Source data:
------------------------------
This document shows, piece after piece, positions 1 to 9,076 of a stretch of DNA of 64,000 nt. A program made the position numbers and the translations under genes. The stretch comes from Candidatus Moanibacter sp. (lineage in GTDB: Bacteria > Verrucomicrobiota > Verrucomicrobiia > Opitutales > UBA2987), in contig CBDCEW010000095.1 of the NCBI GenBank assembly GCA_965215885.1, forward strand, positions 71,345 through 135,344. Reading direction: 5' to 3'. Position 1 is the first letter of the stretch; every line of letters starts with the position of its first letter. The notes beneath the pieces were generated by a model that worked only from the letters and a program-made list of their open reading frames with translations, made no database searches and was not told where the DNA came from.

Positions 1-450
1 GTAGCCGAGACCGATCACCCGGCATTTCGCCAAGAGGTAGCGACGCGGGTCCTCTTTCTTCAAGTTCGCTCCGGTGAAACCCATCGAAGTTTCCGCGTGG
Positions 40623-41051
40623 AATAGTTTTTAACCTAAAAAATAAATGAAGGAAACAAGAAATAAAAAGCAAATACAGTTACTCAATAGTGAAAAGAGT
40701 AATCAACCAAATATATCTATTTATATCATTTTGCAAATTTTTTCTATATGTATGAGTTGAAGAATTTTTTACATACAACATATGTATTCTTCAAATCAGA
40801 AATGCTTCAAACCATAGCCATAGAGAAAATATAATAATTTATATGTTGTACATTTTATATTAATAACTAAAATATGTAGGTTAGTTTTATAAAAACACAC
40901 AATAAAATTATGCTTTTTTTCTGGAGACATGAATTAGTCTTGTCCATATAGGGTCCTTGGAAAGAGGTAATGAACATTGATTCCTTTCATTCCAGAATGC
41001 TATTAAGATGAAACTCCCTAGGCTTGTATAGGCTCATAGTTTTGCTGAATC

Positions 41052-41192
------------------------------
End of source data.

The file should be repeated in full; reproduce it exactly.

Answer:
This document shows, piece after piece, positions 1 to 9,076 of a stretch of DNA of 64,000 nt. A program made the position numbers and the translations under genes. The stretch comes from Candidatus Moanibacter sp. (lineage in GTDB: Bacteria > Verrucomicrobiota > Verrucomicrobiia > Opitutales > UBA2987), in contig CBDCEW010000095.1 of the NCBI GenBank assembly GCA_965215885.1, forward strand, positions 71,345 through 135,344. Reading direction: 5' to 3'. Position 1 is the first letter of the stretch; every line of letters starts with the position of its first letter. The notes beneath the pieces were generated by a model that worked only from the letters and a program-made list of their open reading frames with translations, made no database searches and was not told where the DNA came from.

Positions 1-450
1 GTAGCCGAGACCGATCACCCGGCATTTCGCCAAGAGGTAGCGACGCGGGTCCTCTTTCTTCAAGTTCGCTCCGGTGAAACCCATCGAAGTTTCCGCGTGG
Positions 40623-41051
40623 AATAGTTTTTAACCTAAAAAATAAATGAAGGAAACAAGAAATAAAAAGCAAATACAGTTACTCAATAGTGAAAAGAGT
40701 AATCAACCAAATATATCTATTTATATCATTTTGCAAATTTTTTCTATATGTATGAGTTGAAGAATTTTTTACATACAACATATGTATTCTTCAAATCAGA
40801 AATGCTTCAAACCATAGCCATAGAGAAAATATAATAATTTATATGTTGTACATTTTATATTAATAACTAAAATATGTAGGTTAGTTTTATAAAAACACAC
40901 AATAAAATTATGCTTTTTTTCTGGAGACATGAATTAGTCTTGTCCATATAGGGTCCTTGGAAAGAGGTAATGAACATTGATTCCTTTCATTCCAGAATGC
41001 TATTAAGATGAAACTCCCTAGGCTTGTATAGGCTCATAGTTTTGCTGAATC

Positions 41052-41192